You’ve probably heard that Iceland is a great place to visit for nature travelers. It’s true! This small island country in the North Atlantic is like nowhere else in the world. Iceland’s combination of geologic wonders, abdundant and ever-present bird life, and subtle but fascinating flora make Iceland a delightful place to explore.
The plants and wildlife of Iceland are an interesting mix of European and North American species, as well as species representing either boreal or arctic environments. The low human population density on the island has allowed for nature to dominate Iceland’s beautiful landscapes.
What this far-flung land lacks in bird species diversity, it makes up for in sheer avian spectacle. Birds are singing, nesting, and foraging seemingly everywhere you go in Iceland. Millions of puffins and other seabirds crowd seaside cliffs while shorebirds and waterbirds are practically underfoot in many fields and wetlands. Their songs and cries fill the air 24 hours a day in the perpetual summer daylight.
Naturalists who also love geology will get their fill of stunning volcanic landscapes, many of which have been sculpted over millenia by glaciers or the pounding sea.
Iceland is sure to impress you deeply and leave you with lasting memories of a hauntingly beautiful, wild island.
Arrive in Iceland (Keflavik airport). Local birding near the airport, then drive to Reykjavik to our hotel. Orientation and then some free time to explore the city.
Visiting the major sites on the Golden Circle: Thingvellir, Geysir, and Gullfoss waterfall.
Drive north to explore the Snaefellsnes Peninsula before getting on the ferry to Flatey Island, where we'll spend the night. Birding around the island in the evening.
Enjoy a morning of birding on Flatey Island. Then take the ferry to the spectacular Westfjords region. Make our way to our lodge.
A day exploring the Latrabjarg Bird Cliffs! Get close-up experiences with seabirds like Atlantic Puffins and Razorbills!
Drive eastward across the stunningly beautiful Westfjords region, exploring and birding sites along the way.
Experience an epic full day of exploring the Hornstrandir Nature Reserve in extreme northwestern Iceland, just shy of the Artic Circle. Look for Arctic Foxes here!
A relaxing day around our lodge, in a quiet valley of the Westfjords. Optional activities include light birding and horseback riding.
A travel day across northern Iceland to the Lake Myvatn region. Stops along the way to break up the journey—to see birds and cultural sites.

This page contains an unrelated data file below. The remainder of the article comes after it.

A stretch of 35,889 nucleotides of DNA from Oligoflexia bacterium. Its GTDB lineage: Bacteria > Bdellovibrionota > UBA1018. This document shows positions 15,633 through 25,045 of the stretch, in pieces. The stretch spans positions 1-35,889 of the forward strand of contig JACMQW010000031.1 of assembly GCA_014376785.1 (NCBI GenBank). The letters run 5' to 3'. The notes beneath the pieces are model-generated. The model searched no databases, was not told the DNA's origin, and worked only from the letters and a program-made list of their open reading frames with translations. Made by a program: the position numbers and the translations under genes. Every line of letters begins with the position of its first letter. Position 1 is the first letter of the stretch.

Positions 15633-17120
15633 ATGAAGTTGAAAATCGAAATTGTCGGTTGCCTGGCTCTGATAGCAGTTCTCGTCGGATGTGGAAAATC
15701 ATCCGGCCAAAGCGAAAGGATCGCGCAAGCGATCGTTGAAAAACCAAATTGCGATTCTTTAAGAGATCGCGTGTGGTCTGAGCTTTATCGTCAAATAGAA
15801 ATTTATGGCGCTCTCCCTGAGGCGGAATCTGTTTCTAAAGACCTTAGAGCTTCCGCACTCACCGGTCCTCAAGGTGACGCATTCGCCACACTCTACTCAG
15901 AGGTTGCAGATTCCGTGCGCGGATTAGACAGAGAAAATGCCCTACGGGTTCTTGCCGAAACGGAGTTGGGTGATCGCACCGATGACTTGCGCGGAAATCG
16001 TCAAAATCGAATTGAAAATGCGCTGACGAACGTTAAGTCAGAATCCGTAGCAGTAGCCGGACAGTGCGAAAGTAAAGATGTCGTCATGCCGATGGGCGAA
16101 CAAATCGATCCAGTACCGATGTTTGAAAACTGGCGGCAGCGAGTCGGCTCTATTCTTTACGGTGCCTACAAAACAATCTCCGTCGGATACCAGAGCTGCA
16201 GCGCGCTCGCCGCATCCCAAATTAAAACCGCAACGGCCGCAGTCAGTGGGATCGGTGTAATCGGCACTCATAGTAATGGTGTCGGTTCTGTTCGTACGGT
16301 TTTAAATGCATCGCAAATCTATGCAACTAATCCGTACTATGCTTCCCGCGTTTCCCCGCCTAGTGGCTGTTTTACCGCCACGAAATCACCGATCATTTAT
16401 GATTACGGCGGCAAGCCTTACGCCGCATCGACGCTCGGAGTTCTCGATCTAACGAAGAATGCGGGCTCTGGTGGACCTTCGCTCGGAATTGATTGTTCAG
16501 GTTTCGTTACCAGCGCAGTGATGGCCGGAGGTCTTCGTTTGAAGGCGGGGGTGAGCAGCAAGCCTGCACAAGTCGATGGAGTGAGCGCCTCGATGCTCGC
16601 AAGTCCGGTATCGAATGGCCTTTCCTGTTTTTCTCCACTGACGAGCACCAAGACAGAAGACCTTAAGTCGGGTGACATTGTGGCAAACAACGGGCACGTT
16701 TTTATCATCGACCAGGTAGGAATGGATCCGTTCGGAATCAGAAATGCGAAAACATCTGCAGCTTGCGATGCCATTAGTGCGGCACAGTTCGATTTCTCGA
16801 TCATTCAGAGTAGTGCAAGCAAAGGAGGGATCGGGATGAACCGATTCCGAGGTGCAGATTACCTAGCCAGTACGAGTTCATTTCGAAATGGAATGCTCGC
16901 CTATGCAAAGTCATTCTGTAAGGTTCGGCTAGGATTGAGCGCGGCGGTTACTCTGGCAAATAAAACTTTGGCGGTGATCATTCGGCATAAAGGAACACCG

Birding around Lake Myvatn, one of the world's top birding locations due its high density of nesting ducks—13 species in all. This is also our best chance to see the amazing Gyrfalcon. Along the way, we'll see sulfur fumaroles, recent lava flows, cinder cones, craters, hot springs, and more.
Look for birds on our way to the amazing geological sites of Asbyrgi and Dettifoss, Europe's largest waterfall. Explore the numerous geological features of the Myvatn volcanic area.
We head to Akureyri Airport, to say our farewells.
COST of MAIN TRIP: $3,645*
SINGLE SUPP.: $1,500
START DATE: July 8, 2024
DURATION: 12 days
GROUP SIZE: Up to 14
TRIP FOCUS: Birds and Natural History
* Tour fee may change slightly as some trip details are still being finalized.
We'll update with the final info soon.
Steve Backus is an avid birder and naturalist with a background in the maritime industry hailing from North Carolina. An infinitely curious person by nature, he is drawn to explore the life around him and the environments they occupy. As a mariner, waterbirds are of particular interest to Steve and his time as a ship’s naturalist, a captain of wildlife cruises, a point counter at migration hot-spots, and many other employments and community science efforts has deepened his appreciation of birds.
David Jaffe has been guiding and teaching since 1991. His childhood interest in nature eventually led him to Evergreen State College, WA where he earned a B.S. in Environmental Studies and Geology. Later, he earned a M.S. in Applied Ecology from the University of Vermont.
David has led backcountry trips in Denali National Park, learned from students in Kentucky, and gained great insights while hitchhiking home from work in Yosemite National Park. He has experience as a naturalist in many of the lower 48 states and Baja California. David worked as a divemaster in Australia, Costa Rica, and India. He assisted with the establishment of a marine protected area off the coast of Madagascar and researched birds in Canada and South America. His understanding, love and enthusiasm about the natural world continues to grow.
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